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Building a 'progressive' city 

Passionate social activism has been a part of Rochester since its beginnings. During its 184-year-history, the city has often been labeled "progressive," thanks to a series of social reformers.

Virtually every major social issue since the mid-1800's has found champions in Rochester, from abolitionist Frederick Douglass, women's rights fighter Susan B. Anthony, and anarchist Emma Goldman to long-time civil rights leader Minister Franklin Florence Sr. and social justice activist Emily Good.

Numerous organizers are currently working on individual causes, including Ryan Acuff (housing rights), the Rev. Lewis Stewart (racial justice), Ted Forsyth and Barbara Lacker-Ware (police oversight), Colin O'Malley (Metro Justice), Melanie Funchess (anti-racism and mental health), Carly Fox (immigrant rights), and many more, not to mention a large number of neighborhood associations and issue-specific groups.

Rochester's activist history can be traced back to a large Quaker population that settled in the region in the early-1800's, many of whose members were committed to social reform. Throughout the years, Rochester religious organizations — from the early Hicksite Quakers and evangelicals to modern Jewish, Muslim, and Christian groups — have made social activism a priority. Local Quaker women, along with Elizabeth Cady Stanton and Lucretia Mott (a Philadelphia-based Quaker), organized the 1848 Seneca Falls Convention.

Among the Quakers who settled in the Rochester area was the Anthony family, which came here in 1845. Susan B. Anthony is known for her women's suffrage efforts, but she was also an active abolitionist, which brought her into contact — and a life-long friendship — with Frederick Douglass. The noted abolitionist moved to Rochester in 1847, drawn by the area's active black population and hotbed of social activism.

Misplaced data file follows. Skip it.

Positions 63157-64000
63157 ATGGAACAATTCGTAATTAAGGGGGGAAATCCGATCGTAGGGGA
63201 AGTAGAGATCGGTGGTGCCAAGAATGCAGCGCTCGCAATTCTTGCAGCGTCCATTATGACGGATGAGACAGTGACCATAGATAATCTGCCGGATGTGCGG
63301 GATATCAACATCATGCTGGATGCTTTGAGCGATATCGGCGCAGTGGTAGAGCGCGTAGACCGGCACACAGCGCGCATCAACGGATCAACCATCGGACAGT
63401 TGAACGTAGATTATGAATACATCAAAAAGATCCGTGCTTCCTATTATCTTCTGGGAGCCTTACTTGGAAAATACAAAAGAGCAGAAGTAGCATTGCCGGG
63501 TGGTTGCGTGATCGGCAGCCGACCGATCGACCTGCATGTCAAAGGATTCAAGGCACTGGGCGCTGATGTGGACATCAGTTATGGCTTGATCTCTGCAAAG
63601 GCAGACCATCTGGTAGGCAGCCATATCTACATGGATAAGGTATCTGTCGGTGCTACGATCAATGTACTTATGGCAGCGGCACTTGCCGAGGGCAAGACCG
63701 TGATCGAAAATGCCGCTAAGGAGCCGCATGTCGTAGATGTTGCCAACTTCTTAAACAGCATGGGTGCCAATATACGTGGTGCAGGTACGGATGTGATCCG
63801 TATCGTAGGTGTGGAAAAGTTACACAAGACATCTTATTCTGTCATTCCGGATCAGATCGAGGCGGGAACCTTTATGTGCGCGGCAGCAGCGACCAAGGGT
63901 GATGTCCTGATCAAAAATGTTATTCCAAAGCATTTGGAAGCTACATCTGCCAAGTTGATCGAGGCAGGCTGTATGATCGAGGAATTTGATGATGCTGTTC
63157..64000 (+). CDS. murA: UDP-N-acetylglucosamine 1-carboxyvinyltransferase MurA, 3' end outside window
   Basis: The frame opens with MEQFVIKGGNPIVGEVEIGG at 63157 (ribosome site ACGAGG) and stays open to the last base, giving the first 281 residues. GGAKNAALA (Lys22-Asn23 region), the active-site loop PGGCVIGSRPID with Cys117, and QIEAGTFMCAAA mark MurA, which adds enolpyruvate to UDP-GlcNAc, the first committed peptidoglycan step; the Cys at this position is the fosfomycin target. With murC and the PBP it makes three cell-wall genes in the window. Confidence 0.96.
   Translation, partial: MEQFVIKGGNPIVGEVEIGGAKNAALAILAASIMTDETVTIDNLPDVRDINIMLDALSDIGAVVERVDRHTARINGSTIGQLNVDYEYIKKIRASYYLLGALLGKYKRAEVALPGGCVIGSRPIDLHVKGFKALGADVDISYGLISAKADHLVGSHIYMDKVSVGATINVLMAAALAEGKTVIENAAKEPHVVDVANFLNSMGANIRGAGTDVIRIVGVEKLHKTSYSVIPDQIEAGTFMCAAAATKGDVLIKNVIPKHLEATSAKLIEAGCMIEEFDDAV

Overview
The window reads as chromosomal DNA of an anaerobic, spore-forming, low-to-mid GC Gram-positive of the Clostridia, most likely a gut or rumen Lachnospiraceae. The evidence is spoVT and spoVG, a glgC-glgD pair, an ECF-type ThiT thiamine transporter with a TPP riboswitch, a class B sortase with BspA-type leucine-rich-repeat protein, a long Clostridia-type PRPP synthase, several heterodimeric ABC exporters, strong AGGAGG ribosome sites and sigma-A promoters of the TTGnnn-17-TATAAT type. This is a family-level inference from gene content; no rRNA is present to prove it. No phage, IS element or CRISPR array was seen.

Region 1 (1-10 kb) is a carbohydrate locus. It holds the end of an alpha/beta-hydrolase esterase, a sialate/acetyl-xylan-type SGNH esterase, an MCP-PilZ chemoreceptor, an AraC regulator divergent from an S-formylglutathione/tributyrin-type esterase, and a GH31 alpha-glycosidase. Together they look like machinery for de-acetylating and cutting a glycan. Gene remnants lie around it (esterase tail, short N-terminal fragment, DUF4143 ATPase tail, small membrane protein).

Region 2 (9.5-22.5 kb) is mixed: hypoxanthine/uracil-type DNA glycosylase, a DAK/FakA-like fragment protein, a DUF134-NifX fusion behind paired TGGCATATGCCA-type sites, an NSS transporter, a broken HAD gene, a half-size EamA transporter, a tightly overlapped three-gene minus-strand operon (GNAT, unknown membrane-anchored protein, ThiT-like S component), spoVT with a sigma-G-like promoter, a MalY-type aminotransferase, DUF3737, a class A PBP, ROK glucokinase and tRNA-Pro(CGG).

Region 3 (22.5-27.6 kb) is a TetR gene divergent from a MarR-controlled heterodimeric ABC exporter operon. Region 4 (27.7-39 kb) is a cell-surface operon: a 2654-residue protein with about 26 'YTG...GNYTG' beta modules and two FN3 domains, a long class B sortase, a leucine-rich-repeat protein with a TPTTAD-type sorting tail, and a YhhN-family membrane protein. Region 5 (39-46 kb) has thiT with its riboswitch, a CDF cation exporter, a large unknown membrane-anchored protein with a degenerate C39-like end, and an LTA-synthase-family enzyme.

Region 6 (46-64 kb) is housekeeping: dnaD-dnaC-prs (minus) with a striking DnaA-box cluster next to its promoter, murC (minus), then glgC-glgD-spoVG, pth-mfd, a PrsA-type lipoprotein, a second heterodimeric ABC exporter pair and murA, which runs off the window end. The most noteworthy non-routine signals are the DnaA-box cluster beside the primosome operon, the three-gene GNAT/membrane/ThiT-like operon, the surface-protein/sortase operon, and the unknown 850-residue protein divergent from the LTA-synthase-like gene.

Rochester was growing rapidly in the first part of the 1800's. That meant there was plenty of work, and labor unions and activists for workers' rights have long been a backbone of Rochester. Canal boatmen created Rochester's first labor organization, the Mutual Relief Society, in 1830, and since 1855, there have consistently been central labor groups in the city, the current one being the Rochester-Genesee Valley Area Labor Federation. And as long as there has been organized labor, there have been workers pushing for change.

Still, while Rochester has been labeled "progressive," there have always been counteracting forces. In his day, Douglass wrote that "there were moral forces operating against me in Rochester." The amendment to the state constitution that gave New York women the right to vote in 1917 was voted down in Monroe County. And in July 1964, discrimination against black residents, overcrowding in low-quality housing, and high-profile clashes between black citizens and police led to three days of riots. Today, while city government has been Democratic for decades, county government has been led almost exclusively by Republicans.

Serious inequality in Rochester continues today. But building on its unique reformer history, numerous organizations and outlets are available to anyone interested in making a difference — from fights against racism and sexism to advocating for LGBTQ rights, criminal justice, and protecting the environment.

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